Tables of special functions

*To*: mathgroup <mathgroup at yoda.physics.unc.edu>*Subject*: Tables of special functions*From*: S.Arridge at cs.ucl.ac.uk*Date*: Mon, 26 Oct 92 18:46:48 +0000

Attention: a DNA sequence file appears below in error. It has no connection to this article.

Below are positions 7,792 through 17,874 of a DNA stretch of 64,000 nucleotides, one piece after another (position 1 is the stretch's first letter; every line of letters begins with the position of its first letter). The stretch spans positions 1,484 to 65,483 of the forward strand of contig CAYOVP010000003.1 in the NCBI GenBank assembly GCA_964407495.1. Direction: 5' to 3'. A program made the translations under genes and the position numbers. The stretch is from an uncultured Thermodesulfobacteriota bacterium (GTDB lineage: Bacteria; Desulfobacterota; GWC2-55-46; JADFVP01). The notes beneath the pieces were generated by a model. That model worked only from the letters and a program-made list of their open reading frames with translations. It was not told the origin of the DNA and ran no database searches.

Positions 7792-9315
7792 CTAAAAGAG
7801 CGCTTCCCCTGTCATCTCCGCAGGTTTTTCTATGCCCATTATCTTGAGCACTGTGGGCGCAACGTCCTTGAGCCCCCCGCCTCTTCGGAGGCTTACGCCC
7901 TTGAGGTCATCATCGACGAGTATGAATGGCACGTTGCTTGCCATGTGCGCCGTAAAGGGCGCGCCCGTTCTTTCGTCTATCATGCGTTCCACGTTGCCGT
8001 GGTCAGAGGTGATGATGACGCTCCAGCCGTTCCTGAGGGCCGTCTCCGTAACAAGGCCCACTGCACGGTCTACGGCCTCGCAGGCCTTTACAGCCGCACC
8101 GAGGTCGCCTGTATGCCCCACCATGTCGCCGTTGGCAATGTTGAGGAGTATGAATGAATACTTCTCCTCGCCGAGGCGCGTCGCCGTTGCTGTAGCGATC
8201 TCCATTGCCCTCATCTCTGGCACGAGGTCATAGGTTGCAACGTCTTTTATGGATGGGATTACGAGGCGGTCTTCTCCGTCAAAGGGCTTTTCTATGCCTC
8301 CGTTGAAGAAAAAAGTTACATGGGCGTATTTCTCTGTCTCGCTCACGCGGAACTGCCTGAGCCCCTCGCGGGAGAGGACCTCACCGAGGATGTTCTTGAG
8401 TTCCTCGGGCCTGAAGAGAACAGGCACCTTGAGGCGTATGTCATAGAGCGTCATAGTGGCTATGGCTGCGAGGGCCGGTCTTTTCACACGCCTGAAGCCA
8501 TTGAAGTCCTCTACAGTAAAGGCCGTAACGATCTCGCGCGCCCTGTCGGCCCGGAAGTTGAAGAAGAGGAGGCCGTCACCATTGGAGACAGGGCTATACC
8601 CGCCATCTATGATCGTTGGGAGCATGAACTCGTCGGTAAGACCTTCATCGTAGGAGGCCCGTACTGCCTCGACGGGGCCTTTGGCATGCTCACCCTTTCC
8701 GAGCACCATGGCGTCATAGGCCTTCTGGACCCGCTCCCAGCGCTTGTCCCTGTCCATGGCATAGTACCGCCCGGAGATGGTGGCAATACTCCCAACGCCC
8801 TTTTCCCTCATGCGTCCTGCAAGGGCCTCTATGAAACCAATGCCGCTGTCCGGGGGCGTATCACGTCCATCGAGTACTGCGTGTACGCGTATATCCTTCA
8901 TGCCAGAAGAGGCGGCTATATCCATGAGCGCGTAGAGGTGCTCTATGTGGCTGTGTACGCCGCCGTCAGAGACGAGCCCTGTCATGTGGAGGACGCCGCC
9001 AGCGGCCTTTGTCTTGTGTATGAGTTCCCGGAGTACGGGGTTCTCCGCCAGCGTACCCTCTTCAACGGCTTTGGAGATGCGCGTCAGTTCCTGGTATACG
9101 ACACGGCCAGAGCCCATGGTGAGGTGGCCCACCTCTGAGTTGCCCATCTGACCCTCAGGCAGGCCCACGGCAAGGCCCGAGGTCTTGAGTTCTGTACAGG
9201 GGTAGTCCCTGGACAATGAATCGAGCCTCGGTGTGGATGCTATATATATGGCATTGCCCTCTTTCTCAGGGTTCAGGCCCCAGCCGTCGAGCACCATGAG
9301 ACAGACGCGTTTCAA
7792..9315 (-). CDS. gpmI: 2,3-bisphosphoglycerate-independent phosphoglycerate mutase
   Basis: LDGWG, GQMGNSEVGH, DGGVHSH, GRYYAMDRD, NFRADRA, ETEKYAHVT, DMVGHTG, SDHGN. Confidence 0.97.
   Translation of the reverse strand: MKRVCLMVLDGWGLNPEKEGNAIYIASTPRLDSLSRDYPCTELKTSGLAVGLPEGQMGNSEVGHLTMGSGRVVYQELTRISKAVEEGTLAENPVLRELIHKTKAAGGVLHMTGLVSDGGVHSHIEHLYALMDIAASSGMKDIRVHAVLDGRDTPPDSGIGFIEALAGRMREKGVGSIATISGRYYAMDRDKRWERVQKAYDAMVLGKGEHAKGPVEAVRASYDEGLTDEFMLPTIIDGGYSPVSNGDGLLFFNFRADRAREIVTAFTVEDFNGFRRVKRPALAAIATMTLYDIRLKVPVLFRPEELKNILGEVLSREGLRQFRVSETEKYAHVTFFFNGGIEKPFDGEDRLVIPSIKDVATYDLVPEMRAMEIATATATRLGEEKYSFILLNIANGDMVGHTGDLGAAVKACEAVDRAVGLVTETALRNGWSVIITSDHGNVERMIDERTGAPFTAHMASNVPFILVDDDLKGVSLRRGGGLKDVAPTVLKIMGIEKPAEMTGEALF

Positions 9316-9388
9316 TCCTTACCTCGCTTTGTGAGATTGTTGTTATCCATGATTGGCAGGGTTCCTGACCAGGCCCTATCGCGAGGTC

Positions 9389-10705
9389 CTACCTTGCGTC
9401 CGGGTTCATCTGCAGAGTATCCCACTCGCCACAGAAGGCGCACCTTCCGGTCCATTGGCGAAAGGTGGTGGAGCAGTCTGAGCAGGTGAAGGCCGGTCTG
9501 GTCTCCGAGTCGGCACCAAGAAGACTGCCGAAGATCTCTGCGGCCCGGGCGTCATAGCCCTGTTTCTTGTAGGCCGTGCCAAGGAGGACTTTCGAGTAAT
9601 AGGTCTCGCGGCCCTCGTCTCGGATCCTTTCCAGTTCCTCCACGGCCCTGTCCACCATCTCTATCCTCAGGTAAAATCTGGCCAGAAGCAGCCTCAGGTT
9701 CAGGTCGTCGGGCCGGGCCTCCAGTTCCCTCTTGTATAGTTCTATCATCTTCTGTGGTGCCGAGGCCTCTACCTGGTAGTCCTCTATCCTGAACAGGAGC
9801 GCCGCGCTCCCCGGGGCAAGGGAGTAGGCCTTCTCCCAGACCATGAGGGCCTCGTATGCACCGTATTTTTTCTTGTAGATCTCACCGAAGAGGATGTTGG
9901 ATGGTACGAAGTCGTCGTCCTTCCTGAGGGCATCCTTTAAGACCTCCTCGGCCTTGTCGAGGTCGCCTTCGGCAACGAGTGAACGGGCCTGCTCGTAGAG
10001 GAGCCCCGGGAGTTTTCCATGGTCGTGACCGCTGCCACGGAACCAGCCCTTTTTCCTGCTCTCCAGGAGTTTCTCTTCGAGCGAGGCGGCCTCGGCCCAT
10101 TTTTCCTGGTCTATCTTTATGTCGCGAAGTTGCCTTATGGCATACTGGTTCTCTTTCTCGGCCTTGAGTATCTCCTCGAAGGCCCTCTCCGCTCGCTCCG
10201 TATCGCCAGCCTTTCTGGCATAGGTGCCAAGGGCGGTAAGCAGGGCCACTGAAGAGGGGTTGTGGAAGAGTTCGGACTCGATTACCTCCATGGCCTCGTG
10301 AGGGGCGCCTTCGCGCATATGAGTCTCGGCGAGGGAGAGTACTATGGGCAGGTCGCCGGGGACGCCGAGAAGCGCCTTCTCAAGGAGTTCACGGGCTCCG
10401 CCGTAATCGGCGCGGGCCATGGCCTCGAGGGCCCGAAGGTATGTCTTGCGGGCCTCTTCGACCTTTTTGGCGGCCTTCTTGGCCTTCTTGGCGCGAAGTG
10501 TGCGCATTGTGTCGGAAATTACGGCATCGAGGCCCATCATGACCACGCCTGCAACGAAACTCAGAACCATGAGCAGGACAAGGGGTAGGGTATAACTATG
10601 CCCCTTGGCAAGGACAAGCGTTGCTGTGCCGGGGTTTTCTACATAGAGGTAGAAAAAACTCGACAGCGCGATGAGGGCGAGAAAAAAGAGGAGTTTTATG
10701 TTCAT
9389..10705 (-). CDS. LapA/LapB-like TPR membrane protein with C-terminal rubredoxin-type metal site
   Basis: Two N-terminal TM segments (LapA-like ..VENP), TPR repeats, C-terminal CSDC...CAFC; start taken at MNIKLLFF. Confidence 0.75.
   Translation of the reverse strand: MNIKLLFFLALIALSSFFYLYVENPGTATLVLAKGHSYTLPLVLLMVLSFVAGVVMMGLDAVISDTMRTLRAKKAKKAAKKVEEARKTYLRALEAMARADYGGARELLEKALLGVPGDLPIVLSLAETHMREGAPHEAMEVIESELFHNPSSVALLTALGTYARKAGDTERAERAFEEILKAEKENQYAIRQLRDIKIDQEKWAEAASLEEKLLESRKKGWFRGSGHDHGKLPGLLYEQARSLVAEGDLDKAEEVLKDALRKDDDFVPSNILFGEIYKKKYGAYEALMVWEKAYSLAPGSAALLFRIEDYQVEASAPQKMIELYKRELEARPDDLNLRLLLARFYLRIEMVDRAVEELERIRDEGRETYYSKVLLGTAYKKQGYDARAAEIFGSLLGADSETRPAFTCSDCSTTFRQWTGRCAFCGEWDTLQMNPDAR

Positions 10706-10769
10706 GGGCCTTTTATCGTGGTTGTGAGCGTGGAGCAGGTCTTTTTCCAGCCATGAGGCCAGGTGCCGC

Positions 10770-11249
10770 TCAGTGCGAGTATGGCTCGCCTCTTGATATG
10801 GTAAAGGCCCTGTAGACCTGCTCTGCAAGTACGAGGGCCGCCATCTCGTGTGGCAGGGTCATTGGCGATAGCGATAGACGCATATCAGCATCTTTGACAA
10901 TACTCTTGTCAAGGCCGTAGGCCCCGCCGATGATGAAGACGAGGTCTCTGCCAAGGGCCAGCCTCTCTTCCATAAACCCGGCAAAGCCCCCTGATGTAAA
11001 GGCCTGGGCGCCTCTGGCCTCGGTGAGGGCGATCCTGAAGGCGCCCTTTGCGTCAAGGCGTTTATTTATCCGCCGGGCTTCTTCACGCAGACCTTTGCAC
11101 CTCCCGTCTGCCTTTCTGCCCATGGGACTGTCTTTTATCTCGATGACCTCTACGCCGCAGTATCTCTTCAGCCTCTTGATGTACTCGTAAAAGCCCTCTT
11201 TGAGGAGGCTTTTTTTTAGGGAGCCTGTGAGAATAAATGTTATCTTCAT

I've got a problem with the dereaded Mathematica precision racheting. Using version 2.0 on Sparc 2 I need to produce large (~2000 terms) tables of special functions, specifically Bessels and Legendres, at quite high precision. Easy enough : Version 1 ) tab = Table[N[Bessel[i - 1/2,x],P], {i, M+1}] tab = Table[N[LegendreP[i,x],P], {i, M+1}] However, it takes a long time. When I write my own functions in C, at normal precision, I use the reccurrence relations for these functions, so that the whole array is produced in the same time as the highest order member. I would like to do the same in Mathematica, to take advantage of high precision, since presumably, inside the function generation the recurrence relations are being used. Naively this should work: Version 2 ) SetLegendreTables/: SetLegendreTables[ tab_, M_, x_] := { tab = Table[0, {i, M+1}]; tab[[1]] = 1; tab[[2]] = x; Do[ {tab[[k+1]] = ( (2 k -1) x tab[[k-1]] - (k - 1)tab[[k-2]] )/(k) } , {k,2,M} ] } If x is symbolic, (e.g. Pi/10) the calculation is symbolic and takes forever. If x is say N[Pi/10, 40] then the classic precision ratcheting occurs. Reading the Mathematica journal I tried this : Version 3) SetLegendreTables/: SetLegendreTables[ tab_, M_, x_, P_] := { tab = Table[0, {i, M+1}]; tab[[1]] = 1; tab[[2]] = N[x, P]; Do[ {tab[[k+1]] = ((2 k -1) x tab[[k]] - (k -1)tab[[k-1]])/k ; tab[[k+1]] = SetPrecision[tab[[k+1]],P] }, {k,2,M} ] } I.e. keep x symbolic, reset precision to P on each iteration. This seems to simply zero pad the entries in tab[[k+1]] to the requested precision, so the accuracy is still disintegrating. The only one that works is this : Version 4) SetLegendreTables/: SetLegendreTables[ tab_, M_, x_, P_] := { tab = Table[0, {i, M+1}]; tab[[1]] = 1; tab[[2]] = N[x, P+M]; Do[ {tab[[k+1]] = N[((2 k -1) x tab[[k]] - (k -1)tab[[k-1]]),P+M-k]/k ; tab[[k-1]] = N[tab[[k-1]],P] }, {k,2,M} ] } I.e. start with such high precision that the ratcheting only brings you down to the requested precision at the highest order member. For Bessels the equivalent is (using downward recursion for stability) : SetBesselTables/: SetBesselTables[ tab_, M_, x_, P_] := { tab = Table[0, {i, M+1}]; tab[[M+1]] = BesselI[M + 1/2, N[x, P+M] ]; tab[[M ]] = BesselI[M - 1/2, N[x, P+M] ]; Do[ {k = M-j; tab[[k]] = N[(tab[[k+2]] + (2 k + 1)tab[[k+1]]/x), P+k]; tab[[k+2]] = N[tab[[k+2]],P]} , {j,1,M-1} ] } The trouble with these solutions is that carrying the massive precision around makes the solution longer than version 1). So my question is - assuming that N[LegendreP[2000,x],P] or N[BesselI[2000 + 1/2, x],P ] has already computed the terms 1-1999 at at least precision P, how can I get hold of them ? Simon Arridge